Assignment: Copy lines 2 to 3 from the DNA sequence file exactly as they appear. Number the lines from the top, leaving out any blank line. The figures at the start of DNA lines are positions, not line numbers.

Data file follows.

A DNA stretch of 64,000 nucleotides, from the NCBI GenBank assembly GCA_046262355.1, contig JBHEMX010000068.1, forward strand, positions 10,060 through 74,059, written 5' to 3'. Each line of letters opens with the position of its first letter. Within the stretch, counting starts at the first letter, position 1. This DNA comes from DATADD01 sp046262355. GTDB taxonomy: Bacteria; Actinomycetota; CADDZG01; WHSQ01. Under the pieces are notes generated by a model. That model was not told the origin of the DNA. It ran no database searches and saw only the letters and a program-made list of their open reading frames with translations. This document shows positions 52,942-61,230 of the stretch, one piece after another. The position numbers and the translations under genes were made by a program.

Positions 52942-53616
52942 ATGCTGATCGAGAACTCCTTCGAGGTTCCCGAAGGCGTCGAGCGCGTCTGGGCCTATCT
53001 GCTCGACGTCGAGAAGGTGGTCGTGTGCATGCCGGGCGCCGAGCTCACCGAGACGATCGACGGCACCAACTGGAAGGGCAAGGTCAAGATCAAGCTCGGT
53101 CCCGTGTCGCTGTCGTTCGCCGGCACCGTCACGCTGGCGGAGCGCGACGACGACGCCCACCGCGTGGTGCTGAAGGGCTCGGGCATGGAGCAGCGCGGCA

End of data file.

Positions 52942-53616
52942 ATGCTGATCGAGAACTCCTTCGAGGTTCCCGAAGGCGTCGAGCGCGTCTGGGCCTATCT